Change keeps the mixing time a constant.Likewise if

Change is usually considered a good thing.

However, in a science experiment, it’s really important to not change some things. In this lesson, learn why constants are so critical to sound experimentation.

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Constants Are Critical

Mercedes wants to make cookies, but she’s not sure which temperature will produce the best-tasting cookies so she decides to experiment. She will cook one batch of cookies at 325 degrees, one at 350 degrees, and one at 375 degrees. Which will be tastiest?In an experiment, the goal is to answer a specific question. To answer that question, you make one specific change, observe the effects, record the data, and draw your conclusion.

The one thing that is changed in the experiment is known as the manipulated variable. The effect this change produces is measured and is known as the responding variable.To understand the relationship between the manipulated variable and responding variable, it’s important for the scientist to keep everything else identical. Why? Because this allows the scientist to know if the one change is causing the effect.

Let’s get back to the experiment. Remember, Mercedes wanted to know which cooking temperature makes the most delicious cookies, so she only changed the oven’s temperature. Everything else in the experiment stayed the same.If a scientist conducted an experiment, but changed everything at once, he’d have no idea which change produced the result. For example, if Mercedes changed the oven’s temperature, the recipe, the baking sheets, and the cooking time, how would she know which change affected the cookies’ outcome?! She could never know because she changed too many things at once. For this reason, a constant, or an unchanging variable, is critical in a science experiment.

An Experiment with Constants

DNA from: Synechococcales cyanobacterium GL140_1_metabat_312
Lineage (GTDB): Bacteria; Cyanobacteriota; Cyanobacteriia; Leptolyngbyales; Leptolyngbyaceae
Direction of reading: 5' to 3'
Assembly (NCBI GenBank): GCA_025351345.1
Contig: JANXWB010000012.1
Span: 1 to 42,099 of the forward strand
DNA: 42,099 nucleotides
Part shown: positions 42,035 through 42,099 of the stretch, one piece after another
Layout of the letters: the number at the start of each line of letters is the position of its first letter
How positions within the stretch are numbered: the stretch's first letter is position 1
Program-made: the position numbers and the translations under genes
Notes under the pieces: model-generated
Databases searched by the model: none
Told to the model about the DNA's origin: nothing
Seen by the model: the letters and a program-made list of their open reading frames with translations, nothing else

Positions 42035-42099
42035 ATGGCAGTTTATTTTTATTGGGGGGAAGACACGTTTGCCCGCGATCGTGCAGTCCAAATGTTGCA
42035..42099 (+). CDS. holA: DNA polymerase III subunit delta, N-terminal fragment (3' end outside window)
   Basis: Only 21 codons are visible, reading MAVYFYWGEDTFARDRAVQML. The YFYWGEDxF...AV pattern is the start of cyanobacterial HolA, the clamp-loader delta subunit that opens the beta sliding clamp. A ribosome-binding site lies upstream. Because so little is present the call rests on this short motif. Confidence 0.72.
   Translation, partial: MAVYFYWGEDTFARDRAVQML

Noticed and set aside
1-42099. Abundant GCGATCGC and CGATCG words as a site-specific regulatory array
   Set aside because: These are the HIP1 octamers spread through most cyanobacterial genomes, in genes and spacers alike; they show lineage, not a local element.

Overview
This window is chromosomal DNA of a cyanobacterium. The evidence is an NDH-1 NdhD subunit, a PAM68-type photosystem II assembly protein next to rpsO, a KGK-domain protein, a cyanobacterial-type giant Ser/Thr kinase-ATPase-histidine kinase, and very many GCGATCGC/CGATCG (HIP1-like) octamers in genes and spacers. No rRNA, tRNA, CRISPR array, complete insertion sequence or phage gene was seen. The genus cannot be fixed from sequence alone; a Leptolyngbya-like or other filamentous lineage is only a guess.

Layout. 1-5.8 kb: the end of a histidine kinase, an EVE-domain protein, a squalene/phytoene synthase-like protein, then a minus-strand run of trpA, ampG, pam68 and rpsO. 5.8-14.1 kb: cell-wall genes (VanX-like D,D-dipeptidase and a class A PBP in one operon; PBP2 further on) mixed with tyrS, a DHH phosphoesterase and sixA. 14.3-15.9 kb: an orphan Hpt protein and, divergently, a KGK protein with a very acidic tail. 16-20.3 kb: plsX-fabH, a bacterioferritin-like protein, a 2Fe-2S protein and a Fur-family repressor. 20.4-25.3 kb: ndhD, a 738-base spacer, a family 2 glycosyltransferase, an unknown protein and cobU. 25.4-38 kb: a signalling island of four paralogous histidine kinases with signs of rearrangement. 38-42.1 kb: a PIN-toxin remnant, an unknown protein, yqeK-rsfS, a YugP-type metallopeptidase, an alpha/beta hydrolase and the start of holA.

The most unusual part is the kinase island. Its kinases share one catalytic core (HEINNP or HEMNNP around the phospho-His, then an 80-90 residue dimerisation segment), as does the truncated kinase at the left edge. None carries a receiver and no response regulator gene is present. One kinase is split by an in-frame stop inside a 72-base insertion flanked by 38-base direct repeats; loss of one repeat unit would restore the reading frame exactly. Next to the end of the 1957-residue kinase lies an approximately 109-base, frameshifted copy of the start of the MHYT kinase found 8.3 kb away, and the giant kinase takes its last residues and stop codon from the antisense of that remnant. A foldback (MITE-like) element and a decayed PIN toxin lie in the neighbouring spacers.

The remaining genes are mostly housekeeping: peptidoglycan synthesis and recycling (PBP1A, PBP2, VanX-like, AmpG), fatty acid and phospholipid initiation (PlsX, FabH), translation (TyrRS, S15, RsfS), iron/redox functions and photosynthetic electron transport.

Now, Mercedes is performing an experiment with bubbles. Specifically, she wants to know what bubble mix makes the longest lasting bubble. She makes three bubble mixes using different ingredients. They’re in identical jars, so she labels them #1, #2, and #3.Next she stirs bubble mix #1 for 30 seconds, dips a bubble wand into it and blows a bubble. Using a stopwatch, she measures how long it takes the bubble to pop. She repeats it with bubble mixes #2 and #3, stirring each for 30 seconds and using an identical bubble wand and stopwatch.

What in Mercedes’s experiment is staying constant, or in other words, what is not being changed? Each bubble mix had different ingredients, so these are not constants. But Mercedes kept the jars, the mixing time, the bubble wand, and the stopwatch the same, so these are the constants.Mercedes is smart. She knows that if she mixed one bubble solution for ten seconds, and another for 100 seconds, the results might be altered. She’s curious about the bubble ingredients that make the longest-lasting bubble, so she keeps the mixing time a constant.Likewise if Mercedes used a small bubble wand for mix #1 and a large bubble wand for mix #2, this may have skewed her results. She’s not trying to see what size bubble wand produces the longest-lasting bubble, so she keeps the bubble wand identical.

Lastly, let’s establish Mercedes’s manipulated variable. The thing she changed was the ingredients in the bubble mixes, so this was her manipulated variable. Her responding variable, or the thing that altered because of her changes, was the length of time it took the bubble to pop.

Lesson Summary

The manipulated variable is the one thing the scientist changes in the experiment. The responding variable is the measurement that shows the effects this specific change caused. Everything else in the experiment should be a constant, or an unchanging variable throughout the experiment.


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